Cisatracurium Besylate (Page 6 of 9)

12.1 Mechanism of Action

Cisatracurium besylate binds competitively to cholinergic receptors on the motor end-plate to antagonize the action of acetylcholine, resulting in blockade of neuromuscular transmission. This action is antagonized by acetylcholinesterase inhibitors such as neostigmine.

12.2 Pharmacodynamics

The average ED95 (dose required to produce 95% suppression of the adductor pollicis muscle twitch response to ulnar nerve stimulation) of cisatracurium is 0.05 mg/kg (range: 0.048 to 0.053) in adults receiving opioid/nitrous oxide/oxygen anesthesia.

The pharmacodynamics of various cisatracurium besylate doses administered over 5 to 10 seconds during opioid/nitrous oxide/oxygen anesthesia are summarized in Table 5. When the cisatracurium besylate dose is doubled, the clinically effective duration of blockade increases by approximately 25 minutes. Once recovery begins, the rate of recovery is independent of dose.

Isoflurane or enflurane administered with nitrous oxide/oxygen to achieve 1.25 MAC (Minimum Alveolar Concentration) prolonged the clinically effective duration of action of initial and maintenance cisatracurium besylate doses, and decreased the average infusion rate requirement of cisatracurium besylate. The magnitude of these effects depended on the duration of administration of the volatile agents:

  • Fifteen to 30 minutes of exposure to 1.25 MAC isoflurane or enflurane had minimal effects on the duration of action of initial doses of cisatracurium besylate.
  • In surgical procedures during enflurane or isoflurane anesthesia greater than 30 minutes, less frequent maintenance dosing, lower maintenance doses, or reduced infusion rates of cisatracurium besylate were required. The average infusion rate requirement was decreased by as much as 30% to 40% [see Drug Interactions (7.1)].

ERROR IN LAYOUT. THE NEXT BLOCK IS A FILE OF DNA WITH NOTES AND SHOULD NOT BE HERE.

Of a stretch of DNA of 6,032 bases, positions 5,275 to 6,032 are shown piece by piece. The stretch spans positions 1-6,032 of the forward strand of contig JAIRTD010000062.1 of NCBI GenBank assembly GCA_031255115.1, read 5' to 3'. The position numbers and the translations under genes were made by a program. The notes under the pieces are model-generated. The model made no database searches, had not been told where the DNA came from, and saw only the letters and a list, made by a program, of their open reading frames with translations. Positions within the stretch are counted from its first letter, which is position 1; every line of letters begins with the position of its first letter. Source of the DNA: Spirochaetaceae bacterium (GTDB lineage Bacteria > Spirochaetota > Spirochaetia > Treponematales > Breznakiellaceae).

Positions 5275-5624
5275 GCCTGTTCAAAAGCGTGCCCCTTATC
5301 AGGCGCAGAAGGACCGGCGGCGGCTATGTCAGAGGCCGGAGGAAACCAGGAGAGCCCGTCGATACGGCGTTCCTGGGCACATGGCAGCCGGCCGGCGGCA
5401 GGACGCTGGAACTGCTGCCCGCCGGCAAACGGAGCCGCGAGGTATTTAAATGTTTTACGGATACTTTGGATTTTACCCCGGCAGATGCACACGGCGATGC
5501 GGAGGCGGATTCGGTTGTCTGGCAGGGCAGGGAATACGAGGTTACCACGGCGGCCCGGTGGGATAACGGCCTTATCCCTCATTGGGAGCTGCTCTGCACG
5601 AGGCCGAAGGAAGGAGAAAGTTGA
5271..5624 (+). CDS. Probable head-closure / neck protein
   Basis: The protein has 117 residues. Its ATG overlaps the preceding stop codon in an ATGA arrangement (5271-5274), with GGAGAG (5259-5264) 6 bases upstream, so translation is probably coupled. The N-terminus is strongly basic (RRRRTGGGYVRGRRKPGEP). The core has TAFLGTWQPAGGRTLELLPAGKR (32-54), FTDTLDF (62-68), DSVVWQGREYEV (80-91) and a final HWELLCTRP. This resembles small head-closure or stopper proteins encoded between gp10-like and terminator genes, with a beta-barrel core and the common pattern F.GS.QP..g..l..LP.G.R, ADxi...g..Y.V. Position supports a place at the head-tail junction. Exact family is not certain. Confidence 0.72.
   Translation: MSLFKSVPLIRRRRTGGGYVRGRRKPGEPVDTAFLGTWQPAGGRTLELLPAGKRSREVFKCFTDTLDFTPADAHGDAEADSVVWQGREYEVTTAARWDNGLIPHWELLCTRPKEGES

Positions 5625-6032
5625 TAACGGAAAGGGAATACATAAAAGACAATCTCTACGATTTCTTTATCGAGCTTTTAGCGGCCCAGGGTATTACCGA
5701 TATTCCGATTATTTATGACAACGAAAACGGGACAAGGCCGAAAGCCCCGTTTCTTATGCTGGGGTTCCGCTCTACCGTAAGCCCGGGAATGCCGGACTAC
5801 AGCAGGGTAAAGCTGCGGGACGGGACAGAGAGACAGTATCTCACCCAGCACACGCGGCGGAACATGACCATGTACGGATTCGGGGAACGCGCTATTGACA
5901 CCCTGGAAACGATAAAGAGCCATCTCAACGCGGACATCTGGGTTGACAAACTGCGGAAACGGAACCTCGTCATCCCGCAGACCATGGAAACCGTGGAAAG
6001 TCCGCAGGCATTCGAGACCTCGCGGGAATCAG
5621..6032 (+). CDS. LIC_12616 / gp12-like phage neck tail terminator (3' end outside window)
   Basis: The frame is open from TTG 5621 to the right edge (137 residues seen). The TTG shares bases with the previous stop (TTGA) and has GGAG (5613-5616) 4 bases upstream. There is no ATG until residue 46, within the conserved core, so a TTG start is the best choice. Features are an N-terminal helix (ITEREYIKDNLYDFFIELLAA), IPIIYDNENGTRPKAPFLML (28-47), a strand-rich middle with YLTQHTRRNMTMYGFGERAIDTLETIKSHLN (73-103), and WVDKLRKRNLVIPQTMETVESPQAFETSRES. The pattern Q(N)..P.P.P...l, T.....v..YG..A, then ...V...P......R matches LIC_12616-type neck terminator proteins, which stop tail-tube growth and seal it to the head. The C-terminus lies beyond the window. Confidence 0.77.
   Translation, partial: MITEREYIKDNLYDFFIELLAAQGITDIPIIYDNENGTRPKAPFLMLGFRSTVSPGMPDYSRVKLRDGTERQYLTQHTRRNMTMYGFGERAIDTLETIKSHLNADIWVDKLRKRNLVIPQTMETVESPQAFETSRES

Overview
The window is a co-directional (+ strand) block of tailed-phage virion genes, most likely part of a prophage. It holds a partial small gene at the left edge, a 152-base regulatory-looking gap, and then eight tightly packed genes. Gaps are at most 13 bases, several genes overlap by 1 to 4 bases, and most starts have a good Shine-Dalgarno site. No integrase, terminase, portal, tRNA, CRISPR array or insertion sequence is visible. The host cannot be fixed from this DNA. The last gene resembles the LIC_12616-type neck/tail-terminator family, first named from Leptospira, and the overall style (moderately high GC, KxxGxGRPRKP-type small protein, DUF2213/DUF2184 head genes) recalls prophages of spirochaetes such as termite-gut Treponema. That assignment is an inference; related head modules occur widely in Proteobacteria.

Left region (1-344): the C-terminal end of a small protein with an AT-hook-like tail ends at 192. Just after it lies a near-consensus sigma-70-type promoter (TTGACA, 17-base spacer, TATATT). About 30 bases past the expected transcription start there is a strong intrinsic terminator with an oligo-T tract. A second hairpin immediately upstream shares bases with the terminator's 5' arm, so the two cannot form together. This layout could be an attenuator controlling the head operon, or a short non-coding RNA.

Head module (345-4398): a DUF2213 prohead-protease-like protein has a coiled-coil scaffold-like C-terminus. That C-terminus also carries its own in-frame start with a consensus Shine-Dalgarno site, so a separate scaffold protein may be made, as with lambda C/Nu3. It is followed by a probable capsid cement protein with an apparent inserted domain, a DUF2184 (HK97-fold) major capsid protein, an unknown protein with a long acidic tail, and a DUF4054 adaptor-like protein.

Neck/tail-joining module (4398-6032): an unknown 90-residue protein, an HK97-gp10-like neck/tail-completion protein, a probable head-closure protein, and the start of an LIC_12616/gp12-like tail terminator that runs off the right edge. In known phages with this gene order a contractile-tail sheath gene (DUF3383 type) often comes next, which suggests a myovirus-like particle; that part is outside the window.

The onset, duration of action, and recovery profiles of cisatracurium besylate during propofol/oxygen or propofol/nitrous oxide/oxygen anesthesia were similar to those during opioid/nitrous oxide/oxygen anesthesia (see Table 5).

Repeated administration of maintenance cisatracurium besylate doses or a continuous cisatracurium besylate infusion for up to 3 hours was not associated with development of tachyphylaxis or cumulative neuromuscular blocking effects. The time needed to recover from successive maintenance doses did not change with the number of doses administered when partial recovery occurred between doses. The rate of spontaneous recovery of neuromuscular function after cisatracurium besylate infusion was independent of the duration of infusion and comparable to the rate of recovery following initial doses (see Table 5).

Pediatric patients including infants generally had a shorter time to maximum neuromuscular blockade and a faster recovery from neuromuscular blockade compared to adults treated with the same weight-based doses (see Table 5).

Table 5. Pharmacodynamic Dose Response* of Cisatracurium Besylate During Opioid/Nitrous Oxide/Oxygen Anesthesia

* Values shown are the median values from the means from individual studies. Values in parentheses are ranges of individual patient values.

Clinically effective duration of block

Train-of-four ratio

§ n=the number of patients with Time to Maximum Block data

|| Propofol anesthesia

Halothane anesthesia